Use this URL to cite or link to this record in EThOS: http://ethos.bl.uk/OrderDetails.do?uin=uk.bl.ethos.324539
Title: Characterization and analysis of Kettering-type automotive ignition systems and electrical spark profiles
Author: Walters, Simon David
Awarding Body: University of Brighton
Current Institution: University of Brighton
Date of Award: 1998
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Abstract:
The Thesis can be broadly classified into 2 sections. Initially it attempts to solve an existing long-term problem in the spark plug manufacturing industry, namely reliability and criteria for spark plug production testing. The second section of the Thesis develops the preliminary work and explores the fundamental theory of ignition sparks in preparation for the main study of ignition system and ignition spark mathematical modelling. Section 1 of the Thesis begins by introducing spark plug faults and existing production faults detection equipment and methods. An evaluation of potential new fault detection and classification systems follows, in two phases: detection and analysis. A suitable electrical test and neural network based production test system is then derived from the preceding work. This first section of the Thesis culminates in a factory evaluation of the prototype system at the sponsoring company. Section 2 of the Thesis uses experience gained from Section 1 to effect an investigation into the fundamentals of ignition spark development, leading to the mathematical modelling of Kettering-type ignition systems and associated spark profiles. Finally, the practical benefits of the modelling are discussed with respect to potential real automotive applications. There are two main novel aspects of the work. (1) The use of a neural network to analyse and classify ignition spark waveforms is believed to be a novel idea which can be further extended in many areas beyond the spark plug testing application discussed here. (2) Ignition system and spark modelling is a relatively unexplored research area. This work has resulted in an increase in the level of complexity of model and therefore a potential increase in precision.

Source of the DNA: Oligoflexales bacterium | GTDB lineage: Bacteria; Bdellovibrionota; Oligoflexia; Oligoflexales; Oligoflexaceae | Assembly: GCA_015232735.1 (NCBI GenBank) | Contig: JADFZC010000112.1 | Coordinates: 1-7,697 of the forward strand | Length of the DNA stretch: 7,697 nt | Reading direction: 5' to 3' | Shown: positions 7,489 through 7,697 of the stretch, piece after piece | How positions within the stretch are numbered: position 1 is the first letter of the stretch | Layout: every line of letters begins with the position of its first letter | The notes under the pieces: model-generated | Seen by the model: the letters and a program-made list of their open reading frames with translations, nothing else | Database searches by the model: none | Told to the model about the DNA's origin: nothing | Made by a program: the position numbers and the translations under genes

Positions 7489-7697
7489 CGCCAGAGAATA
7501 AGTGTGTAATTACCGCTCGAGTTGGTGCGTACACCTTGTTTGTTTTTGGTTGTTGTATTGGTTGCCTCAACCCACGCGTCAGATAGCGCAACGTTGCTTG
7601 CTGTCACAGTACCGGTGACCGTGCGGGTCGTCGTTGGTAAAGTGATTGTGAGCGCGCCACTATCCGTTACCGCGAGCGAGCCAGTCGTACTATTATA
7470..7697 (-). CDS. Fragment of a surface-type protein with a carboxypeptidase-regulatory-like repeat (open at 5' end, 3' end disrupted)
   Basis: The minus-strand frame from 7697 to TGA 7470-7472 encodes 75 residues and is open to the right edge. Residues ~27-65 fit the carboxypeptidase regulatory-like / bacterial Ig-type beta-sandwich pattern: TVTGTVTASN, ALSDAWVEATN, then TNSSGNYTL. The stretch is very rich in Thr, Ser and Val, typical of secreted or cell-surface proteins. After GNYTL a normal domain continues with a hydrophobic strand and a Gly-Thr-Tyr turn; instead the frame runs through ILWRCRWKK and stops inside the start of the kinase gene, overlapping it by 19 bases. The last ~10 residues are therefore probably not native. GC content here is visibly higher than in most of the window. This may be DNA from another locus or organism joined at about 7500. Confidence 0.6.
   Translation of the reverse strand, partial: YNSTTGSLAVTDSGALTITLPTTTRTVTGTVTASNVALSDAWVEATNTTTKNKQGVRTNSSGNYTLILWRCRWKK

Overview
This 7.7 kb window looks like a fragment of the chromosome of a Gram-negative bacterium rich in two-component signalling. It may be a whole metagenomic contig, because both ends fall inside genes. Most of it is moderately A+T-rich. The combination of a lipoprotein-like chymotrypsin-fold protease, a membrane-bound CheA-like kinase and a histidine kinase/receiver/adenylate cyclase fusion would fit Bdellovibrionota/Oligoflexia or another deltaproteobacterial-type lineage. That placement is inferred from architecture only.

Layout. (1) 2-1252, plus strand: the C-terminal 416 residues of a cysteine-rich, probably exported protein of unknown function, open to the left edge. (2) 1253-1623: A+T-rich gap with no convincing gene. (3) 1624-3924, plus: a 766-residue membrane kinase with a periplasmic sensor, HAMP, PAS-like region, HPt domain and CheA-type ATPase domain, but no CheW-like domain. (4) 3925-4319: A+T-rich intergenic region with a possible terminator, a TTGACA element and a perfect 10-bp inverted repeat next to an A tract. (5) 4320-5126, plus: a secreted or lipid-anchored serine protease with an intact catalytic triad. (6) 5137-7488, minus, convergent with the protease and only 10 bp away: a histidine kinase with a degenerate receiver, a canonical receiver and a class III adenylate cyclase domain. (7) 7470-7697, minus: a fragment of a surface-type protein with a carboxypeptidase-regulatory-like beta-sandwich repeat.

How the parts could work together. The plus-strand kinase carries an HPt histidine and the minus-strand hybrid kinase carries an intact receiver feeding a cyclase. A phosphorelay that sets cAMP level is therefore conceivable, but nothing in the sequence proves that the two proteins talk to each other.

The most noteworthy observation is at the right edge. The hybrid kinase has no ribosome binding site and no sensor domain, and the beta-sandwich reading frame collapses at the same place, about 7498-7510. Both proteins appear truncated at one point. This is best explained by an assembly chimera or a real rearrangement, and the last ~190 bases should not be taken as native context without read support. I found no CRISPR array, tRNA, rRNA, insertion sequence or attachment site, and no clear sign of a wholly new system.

Supervisor: Not available Sponsor: Not available
Qualification Name: Thesis (Ph.D.) Qualification Level: Doctoral
EThOS ID: uk.bl.ethos.324539  DOI: Not available
Keywords: H600 Electrical and Electronic Engineering Internal combustion engines Electric circuits Electronic circuits
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